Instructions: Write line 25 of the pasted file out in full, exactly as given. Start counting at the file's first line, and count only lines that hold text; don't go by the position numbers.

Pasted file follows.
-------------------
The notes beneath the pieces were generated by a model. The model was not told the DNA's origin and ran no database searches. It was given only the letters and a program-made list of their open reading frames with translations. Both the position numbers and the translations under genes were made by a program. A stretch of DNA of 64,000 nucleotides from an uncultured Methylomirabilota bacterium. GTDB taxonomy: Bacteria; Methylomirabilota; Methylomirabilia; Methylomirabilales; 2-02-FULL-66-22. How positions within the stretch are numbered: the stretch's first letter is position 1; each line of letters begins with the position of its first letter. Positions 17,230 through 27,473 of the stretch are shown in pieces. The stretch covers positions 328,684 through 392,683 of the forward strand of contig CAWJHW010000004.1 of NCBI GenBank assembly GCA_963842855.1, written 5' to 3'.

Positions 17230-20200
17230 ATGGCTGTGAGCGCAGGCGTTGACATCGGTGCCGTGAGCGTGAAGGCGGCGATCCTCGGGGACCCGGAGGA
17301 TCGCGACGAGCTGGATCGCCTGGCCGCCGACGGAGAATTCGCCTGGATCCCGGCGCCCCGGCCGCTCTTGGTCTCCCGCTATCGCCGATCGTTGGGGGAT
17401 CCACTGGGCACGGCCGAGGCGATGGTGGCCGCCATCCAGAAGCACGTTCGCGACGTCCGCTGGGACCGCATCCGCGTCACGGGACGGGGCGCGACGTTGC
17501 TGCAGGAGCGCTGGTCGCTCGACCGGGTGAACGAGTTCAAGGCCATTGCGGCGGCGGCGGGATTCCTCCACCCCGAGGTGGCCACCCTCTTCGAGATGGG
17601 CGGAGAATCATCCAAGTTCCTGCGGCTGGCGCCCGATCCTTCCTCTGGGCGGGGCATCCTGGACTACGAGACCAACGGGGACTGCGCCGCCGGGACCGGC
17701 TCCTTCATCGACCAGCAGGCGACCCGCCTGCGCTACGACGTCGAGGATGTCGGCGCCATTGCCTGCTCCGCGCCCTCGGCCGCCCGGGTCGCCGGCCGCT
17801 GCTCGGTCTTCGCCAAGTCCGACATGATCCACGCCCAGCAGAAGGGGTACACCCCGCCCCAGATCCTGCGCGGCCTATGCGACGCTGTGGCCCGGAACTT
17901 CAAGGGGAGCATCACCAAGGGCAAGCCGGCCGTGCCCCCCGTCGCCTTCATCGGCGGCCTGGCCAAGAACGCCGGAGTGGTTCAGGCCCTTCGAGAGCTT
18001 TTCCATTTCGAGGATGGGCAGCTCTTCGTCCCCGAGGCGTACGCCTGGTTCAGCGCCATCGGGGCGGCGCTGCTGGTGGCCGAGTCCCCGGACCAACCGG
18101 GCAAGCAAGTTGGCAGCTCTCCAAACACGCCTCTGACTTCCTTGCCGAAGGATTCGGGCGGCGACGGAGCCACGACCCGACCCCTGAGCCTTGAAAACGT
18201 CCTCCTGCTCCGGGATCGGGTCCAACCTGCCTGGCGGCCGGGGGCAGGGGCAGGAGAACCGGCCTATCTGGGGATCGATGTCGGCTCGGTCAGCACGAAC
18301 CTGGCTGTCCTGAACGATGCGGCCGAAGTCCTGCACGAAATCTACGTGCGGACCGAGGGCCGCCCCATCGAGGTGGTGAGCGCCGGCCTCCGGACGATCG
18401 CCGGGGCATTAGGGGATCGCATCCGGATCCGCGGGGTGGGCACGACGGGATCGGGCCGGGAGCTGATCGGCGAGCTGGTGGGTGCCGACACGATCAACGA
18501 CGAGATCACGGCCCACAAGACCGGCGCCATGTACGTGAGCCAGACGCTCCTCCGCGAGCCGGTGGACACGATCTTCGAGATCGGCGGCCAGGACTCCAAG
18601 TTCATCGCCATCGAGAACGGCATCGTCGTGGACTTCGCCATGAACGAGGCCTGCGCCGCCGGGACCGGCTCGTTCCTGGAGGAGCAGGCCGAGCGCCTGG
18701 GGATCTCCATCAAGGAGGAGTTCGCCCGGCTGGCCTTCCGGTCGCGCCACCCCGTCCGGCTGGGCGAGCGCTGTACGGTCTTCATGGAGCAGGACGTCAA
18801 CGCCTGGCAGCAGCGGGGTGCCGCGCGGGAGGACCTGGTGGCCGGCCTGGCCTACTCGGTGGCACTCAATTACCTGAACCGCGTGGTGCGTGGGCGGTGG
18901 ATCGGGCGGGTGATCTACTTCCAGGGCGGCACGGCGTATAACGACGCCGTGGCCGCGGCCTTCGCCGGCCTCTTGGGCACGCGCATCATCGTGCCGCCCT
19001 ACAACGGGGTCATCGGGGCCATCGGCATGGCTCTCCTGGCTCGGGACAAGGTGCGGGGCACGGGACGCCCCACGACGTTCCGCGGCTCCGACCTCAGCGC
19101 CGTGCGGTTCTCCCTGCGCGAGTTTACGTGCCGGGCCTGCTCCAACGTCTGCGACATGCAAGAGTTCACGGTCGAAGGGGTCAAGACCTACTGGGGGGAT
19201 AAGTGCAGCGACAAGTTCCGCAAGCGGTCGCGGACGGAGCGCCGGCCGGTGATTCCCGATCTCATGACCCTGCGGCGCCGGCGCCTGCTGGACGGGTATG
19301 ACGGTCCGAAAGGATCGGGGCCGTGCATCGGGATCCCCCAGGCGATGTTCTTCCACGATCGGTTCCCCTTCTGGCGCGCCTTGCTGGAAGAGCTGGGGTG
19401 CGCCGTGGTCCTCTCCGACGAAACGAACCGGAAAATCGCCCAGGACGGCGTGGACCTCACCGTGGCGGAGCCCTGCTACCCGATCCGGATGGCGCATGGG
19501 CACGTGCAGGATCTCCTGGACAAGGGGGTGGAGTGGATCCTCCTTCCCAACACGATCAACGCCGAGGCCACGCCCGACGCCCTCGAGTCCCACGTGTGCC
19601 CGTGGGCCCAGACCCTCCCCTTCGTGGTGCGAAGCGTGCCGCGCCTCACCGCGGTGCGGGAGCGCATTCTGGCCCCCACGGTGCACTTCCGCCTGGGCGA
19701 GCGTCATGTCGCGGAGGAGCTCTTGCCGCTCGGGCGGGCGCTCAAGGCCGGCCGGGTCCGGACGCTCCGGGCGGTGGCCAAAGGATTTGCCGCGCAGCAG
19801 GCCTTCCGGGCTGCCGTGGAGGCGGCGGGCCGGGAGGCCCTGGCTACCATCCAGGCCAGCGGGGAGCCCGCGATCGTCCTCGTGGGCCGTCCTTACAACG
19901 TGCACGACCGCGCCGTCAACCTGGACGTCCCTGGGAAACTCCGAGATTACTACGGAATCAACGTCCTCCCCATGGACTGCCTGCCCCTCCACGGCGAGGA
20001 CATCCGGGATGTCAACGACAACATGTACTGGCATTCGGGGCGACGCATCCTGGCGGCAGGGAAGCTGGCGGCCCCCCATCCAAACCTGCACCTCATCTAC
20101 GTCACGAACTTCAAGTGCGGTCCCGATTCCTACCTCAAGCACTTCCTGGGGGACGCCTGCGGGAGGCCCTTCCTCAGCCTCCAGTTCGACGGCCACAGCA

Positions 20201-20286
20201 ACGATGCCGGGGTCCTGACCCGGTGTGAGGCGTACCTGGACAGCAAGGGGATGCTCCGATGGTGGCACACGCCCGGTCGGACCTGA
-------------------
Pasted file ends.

19401 CGCCGTGGTCCTCTCCGACGAAACGAACCGGAAAATCGCCCAGGACGGCGTGGACCTCACCGTGGCGGAGCCCTGCTACCCGATCCGGATGGCGCATGGG